--Do you remember what was on the B side of Cuidao con la percusión?

No, no I can’t remember. Look, we had another emblematic song that was a big hit nationwide Lola [Lazaga sings: Tú quieres saber como baila Lola.] That was also writen by Juan Crespo Maza, Con Lola no se puede. [Lazaga sings: Con Lola no se puede.] That was another huge hit; it was really super popular here.

--In 1983, the first album came out with Tony Calá singing lead. It had El agua no me llevó, Como me gusta el coco, Barrios de los rumberos, Dicen ue sufro, Comigo candela brava, etc. This album featured the beginning of the working team of Tony Calá and David Calzado

Yes, exactly. Look, Dicen que sufro was sung by a singer we had called Oriandín, who first sang with Pacho, or who afterwards sang with Pacho Alonso and stuff. Barrio de rumberos was a Tony Calá song, El agua no me llegó… Yes this is also when David Calzado, the current director of the Charanga Habanera, started to make his mark as an arranger. He and Tony became a binomial in terms of a composer and arranger. This is also the time when you start to see La Ritmo Oriental orchestra do what you see the Charanga Habanera doing today, or used to do anyways, dance with choreographies, Tony Calá and, I showed you some of the photographs, Tony Calá and David Calzado were doing all those things, working up a sweat, with the Ritmo Oriental.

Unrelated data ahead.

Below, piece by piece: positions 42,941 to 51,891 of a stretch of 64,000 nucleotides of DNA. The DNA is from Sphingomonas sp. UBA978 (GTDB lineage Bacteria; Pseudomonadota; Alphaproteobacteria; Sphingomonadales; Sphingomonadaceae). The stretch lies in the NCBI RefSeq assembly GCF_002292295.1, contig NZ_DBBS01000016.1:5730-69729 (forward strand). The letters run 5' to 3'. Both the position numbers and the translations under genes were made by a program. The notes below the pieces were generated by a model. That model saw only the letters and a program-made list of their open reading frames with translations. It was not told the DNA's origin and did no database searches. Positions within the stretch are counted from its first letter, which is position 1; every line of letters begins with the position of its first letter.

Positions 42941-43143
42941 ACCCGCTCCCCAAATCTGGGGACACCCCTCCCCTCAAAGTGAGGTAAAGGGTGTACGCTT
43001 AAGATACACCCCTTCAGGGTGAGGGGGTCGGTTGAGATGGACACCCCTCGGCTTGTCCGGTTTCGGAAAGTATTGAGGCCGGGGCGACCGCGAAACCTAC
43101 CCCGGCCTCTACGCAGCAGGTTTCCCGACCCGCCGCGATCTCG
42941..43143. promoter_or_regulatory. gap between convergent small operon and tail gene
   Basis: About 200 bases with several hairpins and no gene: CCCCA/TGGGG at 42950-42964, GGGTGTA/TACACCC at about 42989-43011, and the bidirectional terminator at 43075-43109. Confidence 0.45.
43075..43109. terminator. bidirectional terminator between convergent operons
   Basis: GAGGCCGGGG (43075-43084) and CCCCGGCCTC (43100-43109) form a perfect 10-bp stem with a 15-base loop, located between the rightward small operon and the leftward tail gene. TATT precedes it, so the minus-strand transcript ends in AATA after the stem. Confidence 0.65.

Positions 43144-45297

--This was a time of lots of touring for the band, lots of work.

We didn’t stop working, when we left the Tropicana, when we delivered our first palo as they say here, our first hit, our first big hit Mi socio Manolo, from that point on we never stopped. I don’t think we ever took vacations. We didn’t stop working until the 1990s. It was every day, every single day; at times we did two or three shows a day. Sometimes we would try to take a vacation and on the third day I would get a call, ‘Hey, they’re looking for you guys in Santiago de Cuba, because…,’ and since what we liked to do was music, we would go and work. We didn’t stop working ever. I proudly look back on the dedication we had because we didn’t even get sick and when we did, someone would stand in for us. We even had guys who had family members who passed away, close family members, mothers and fathers, but it would happen on days we didn’t have to work and the next day they would be back in the band, because our vision, our minds were set on the orchestra; always keeping the orchestra moving forward, on top, on top.  

--And, along with that drive to keep the band on top, what motivated you to keep that grueling pace, the fans, the money?

The people, not the money. We got paid a salary. And there were guys who had the same salary and didn’t work a third as hard as we did. But everybody wanted the fame the publicity, that is what everyone wants, but not all can achieve that, but we did. That is a very big motivator, when you walk down the street and people say, ‘Hey, there goes the Ritmo people.’ This even happens to me today, people say, ‘Hey look, there goes Lazaga, he was on TV the other day, the Ritmo guy,’ and so forth. Those things are really worth a lot. That is really motivating, like they say here, ‘Que me quiten lo bailao.’

--I guess there was also lots of competition and one had to fight to maintain popularity.

Yeah, but we were always very confident about what we had.

--Next, we think in 1987, came another brilliant album, the one with Azúcar a granel,

Yes, that was the last album.

--Bailadores, Baila si vas a bailar

That is also one of my compositions.

Saturday, 15 March 2014, 08:24 PM